|SVILUPPO DI APPLICAZIONI MOBILI||INF/01||LEZIONI||48|
The student who successfully completes the course will have the ability to design, develop and distribute applications for mobile devices such as smartphones or tablets (app); will have high-level understanding of how operating systems for mobile or otherwise resource-constrained devices operate, and will have working knowledge of Android (and related development tools and environments) in particular.
The oral exam consists mostly of a detailed discussion of the technical and design choices (both in terms of software design, and of UI design) relevant for the chosen project. Students must demonstrate working knowledge of Android and of programming in general, and be able to argue in support of their particular choices. Students must also demonstrate the ability to sketch alternative solutions (in words) that they would adopt if requirements for the app were to change.
- Final oral exam
Students must develop and present a full Android app they have developed as project work; each student is entitled to propose a project of their own liking, and high-level requirements are agreed between the student and the teacher (to ensure equitable workload and that a sufficiently in-depth knowledge of Android programming is demonstrated).
By the end of the course, students will be able to design and build a fully working Android application.
Students will develop an application of their chosing (but agreed-upon with the instructor) in Java, Kotlin or C for Android. During the oral exam, the students will demonstrate the working of the application, and the instructor will inspect the source code, as a means of assessing both the quality of the design and implementation, and the level of the skill set of the author.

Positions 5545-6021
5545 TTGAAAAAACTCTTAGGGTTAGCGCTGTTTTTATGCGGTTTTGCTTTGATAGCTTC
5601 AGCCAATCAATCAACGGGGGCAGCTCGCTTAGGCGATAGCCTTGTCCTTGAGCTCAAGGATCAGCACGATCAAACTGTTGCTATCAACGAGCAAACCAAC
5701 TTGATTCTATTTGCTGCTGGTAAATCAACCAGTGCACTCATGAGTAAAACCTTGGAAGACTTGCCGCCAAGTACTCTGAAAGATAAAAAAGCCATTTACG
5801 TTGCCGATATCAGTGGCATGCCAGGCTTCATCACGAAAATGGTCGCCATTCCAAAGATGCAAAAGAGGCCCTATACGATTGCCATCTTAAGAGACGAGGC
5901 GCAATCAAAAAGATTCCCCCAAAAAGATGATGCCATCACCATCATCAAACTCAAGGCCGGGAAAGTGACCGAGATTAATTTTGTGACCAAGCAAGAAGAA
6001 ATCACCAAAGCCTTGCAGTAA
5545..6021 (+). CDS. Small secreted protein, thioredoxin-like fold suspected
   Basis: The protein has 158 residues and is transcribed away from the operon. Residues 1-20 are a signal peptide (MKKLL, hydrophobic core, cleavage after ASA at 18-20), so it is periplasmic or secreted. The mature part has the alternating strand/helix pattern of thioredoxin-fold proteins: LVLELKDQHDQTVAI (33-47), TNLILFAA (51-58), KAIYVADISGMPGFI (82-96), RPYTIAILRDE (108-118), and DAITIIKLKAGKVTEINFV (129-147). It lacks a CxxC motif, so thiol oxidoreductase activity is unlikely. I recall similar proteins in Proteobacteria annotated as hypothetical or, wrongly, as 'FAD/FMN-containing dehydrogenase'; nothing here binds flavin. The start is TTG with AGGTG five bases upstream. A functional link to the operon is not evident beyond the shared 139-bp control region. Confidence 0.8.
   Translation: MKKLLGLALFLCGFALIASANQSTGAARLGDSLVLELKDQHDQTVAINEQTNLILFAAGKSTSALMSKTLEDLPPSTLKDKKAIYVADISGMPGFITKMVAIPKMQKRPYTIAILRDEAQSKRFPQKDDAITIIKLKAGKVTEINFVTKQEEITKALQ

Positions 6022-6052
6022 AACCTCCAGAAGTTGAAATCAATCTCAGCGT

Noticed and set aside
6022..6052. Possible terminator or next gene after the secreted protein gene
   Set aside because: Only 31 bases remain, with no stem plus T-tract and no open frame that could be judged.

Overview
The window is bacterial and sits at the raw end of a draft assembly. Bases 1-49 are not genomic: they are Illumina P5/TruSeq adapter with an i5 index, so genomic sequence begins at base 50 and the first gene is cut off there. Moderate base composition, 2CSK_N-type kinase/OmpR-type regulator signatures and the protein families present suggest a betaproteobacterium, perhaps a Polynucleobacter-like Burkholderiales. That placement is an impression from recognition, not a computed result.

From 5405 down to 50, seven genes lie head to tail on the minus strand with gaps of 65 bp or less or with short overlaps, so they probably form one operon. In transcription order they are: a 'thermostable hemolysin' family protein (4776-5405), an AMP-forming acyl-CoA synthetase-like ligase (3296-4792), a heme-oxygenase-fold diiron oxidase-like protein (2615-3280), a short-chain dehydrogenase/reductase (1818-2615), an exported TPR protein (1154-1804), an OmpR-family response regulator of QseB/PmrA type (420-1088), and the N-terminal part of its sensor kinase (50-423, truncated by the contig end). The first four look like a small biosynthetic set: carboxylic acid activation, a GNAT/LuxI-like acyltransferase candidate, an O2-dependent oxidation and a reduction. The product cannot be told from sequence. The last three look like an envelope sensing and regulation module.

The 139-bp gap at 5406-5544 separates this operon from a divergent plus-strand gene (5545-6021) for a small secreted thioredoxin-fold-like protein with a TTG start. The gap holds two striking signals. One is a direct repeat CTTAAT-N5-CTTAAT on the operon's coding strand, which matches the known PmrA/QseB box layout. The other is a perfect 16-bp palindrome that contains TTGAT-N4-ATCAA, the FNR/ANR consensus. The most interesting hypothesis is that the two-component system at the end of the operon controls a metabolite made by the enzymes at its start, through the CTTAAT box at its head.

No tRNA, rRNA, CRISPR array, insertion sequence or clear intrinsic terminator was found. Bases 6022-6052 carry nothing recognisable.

Delivery: face to face
- attending lectures
- participation in discussions
- individual study
- Laboratory work
- project work
1. Introduction; historical perspective on mobile evolution; history of Android
2. Android architecture; relationships with Linux; system components
3. Dalvik VM, development environment, deployment mechanisms and app markets
4. Resources and assets; run-time dispatching of resource access
5. Activities and their lifecycle; dispatching of Intents; Layout and Views; writing a custom View
6. Listview and DataAdapter; dialogs, notifications e alerts
7. Drawable and related subclasses; a useful example: 9patch
8. Storing data: Bundle and Parcelable; the Preferences framework; file system; caching; SQLlite and helper classes; Content Provider and Content Resolver
10. Broadcast receiver and system services (telephony, sensors, etc.)
11. Asynchronous execution and background threads
12. Specific frameworks: sensors, geolocation, web services, multimedia, networking
12. Native programming in C
Recommended reading includes:
Reto Meier, Professional Android 4 Application Development, Wrox Publishing, 2012, OR Reto Meier, Professional Android 2 Application Development, Wrox Publishing, 2010, complemented by: E. Di Saverio, S. Sanna, Android. Programmazione avanzata, Edizioni FAG, 2012.
Students are also strongly encouraged to peruse online documentation about the various Android APIs, especially the official Android Training site (http://developer.android.com/training) managed by Google. Those students who are especially interested in using sensors are encouraged to also read relevant sections of: Greg Milette, Adam Stround, Professional Android Sensor Programming, Wrox Publishing, 2012.
Individual project work and oral exam at the end of the course.